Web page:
The Minister of Finance, Ken Ofori-Atta, says government is working with some Christian organizations to draft a Charities Bill to tackle the issue of whether faith-based organisations should be taxed or not.
“What we are really going to work with them on is to have a sub-committee that will develop a Charities Bill which we will all to come to an accommodation of how best the church can participate in that.”
“I think the issue is really a lack of clarity, and there is a difference between businesses that the churches do, and really if you work for any organization you have to pay PAYE, Social Security, taxes…So, that will be clarified in the Charities Bill come 2020,” Mr. Ofori-Atta said.
The government's continuous revenue shortfall has led to calls for the widening of the tax net with some calling on a special tax to slapped on certain income generated by faith-based organizations.
The Finance Minister, however, argues that there is the need to have clarity over what activities churches can engage in – and the Charities Bill should provide clarity in that regard. Leveraging church network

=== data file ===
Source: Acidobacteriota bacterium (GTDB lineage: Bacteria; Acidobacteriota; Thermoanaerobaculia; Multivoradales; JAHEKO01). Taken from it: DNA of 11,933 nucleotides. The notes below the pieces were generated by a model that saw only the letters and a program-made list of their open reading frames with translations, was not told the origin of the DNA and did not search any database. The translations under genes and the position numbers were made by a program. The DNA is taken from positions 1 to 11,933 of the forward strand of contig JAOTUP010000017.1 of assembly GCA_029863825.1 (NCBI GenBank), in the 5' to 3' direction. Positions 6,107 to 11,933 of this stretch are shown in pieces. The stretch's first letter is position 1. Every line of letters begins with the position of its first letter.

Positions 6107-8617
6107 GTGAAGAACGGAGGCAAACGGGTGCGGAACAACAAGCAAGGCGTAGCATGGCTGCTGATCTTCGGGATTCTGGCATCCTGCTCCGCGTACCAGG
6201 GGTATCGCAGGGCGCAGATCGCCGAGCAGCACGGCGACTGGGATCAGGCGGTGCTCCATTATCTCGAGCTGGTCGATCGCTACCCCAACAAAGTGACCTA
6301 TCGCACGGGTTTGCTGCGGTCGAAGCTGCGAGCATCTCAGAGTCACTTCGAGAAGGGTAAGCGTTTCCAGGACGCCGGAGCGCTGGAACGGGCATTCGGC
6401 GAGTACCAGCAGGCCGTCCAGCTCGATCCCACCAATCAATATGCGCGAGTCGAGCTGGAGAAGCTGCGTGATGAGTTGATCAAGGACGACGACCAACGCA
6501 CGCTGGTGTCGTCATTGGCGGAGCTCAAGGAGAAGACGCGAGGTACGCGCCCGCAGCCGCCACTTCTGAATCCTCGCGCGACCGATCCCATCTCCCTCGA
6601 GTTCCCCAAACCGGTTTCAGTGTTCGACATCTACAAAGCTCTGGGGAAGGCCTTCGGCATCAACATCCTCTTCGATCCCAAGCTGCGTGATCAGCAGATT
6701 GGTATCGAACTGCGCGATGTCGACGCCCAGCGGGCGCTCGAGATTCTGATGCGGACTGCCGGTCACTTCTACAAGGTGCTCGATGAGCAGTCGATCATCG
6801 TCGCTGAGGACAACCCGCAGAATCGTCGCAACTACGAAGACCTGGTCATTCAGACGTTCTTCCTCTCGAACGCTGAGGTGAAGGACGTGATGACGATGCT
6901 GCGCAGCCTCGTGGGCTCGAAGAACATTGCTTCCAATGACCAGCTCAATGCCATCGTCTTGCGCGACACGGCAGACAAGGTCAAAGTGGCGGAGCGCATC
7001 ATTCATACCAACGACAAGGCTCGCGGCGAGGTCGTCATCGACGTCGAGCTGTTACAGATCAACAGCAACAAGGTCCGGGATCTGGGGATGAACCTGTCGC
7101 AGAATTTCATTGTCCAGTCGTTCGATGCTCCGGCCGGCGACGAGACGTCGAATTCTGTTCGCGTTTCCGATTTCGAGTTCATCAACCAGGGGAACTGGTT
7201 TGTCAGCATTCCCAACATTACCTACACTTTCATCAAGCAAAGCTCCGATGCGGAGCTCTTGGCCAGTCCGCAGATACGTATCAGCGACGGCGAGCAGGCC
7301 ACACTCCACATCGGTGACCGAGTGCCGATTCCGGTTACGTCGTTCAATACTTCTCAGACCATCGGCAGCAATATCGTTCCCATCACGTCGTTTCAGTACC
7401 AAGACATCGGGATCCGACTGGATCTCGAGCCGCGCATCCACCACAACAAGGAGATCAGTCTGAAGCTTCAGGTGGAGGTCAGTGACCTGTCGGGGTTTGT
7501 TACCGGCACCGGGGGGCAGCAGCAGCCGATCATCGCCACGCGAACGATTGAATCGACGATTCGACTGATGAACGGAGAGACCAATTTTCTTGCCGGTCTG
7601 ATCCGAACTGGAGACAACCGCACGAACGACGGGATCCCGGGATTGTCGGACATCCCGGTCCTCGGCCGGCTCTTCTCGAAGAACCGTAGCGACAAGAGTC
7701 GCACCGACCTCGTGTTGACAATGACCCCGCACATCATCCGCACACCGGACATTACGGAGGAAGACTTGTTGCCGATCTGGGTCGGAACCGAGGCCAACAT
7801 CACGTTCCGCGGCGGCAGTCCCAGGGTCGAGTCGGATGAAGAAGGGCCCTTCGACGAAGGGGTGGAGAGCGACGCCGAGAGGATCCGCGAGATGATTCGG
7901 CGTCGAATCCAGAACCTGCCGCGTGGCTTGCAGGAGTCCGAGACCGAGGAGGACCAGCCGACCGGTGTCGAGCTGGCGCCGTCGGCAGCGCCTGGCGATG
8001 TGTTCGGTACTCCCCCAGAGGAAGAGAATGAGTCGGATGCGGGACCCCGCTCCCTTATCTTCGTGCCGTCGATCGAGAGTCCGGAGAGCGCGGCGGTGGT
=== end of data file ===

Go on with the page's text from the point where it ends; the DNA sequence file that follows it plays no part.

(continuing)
Mr. Ofori-Atta, who was speaking at the signing ceremony of an MoU between government and some Christian organizations stated that the government will leverage the vast branch network of churches to push through tax education.
Ghana's current tax to GDP ratio is about 12.9 percent which is less than the regional average of about 18 percent, and the Finance Minister is hopeful that mass tax education could increase compliance.
There are currently more than 30, 000 branch network of churches; and Mr. Ofori-Atta says government's successful use of these institutions could potentially reach about 70 percent of the country's population.
The Christian organizations that signed the MoU include the Ghana Catholic Bishops Conference, Christian Council of Ghana, and the Ghana Pentecostal and Charismatic Council.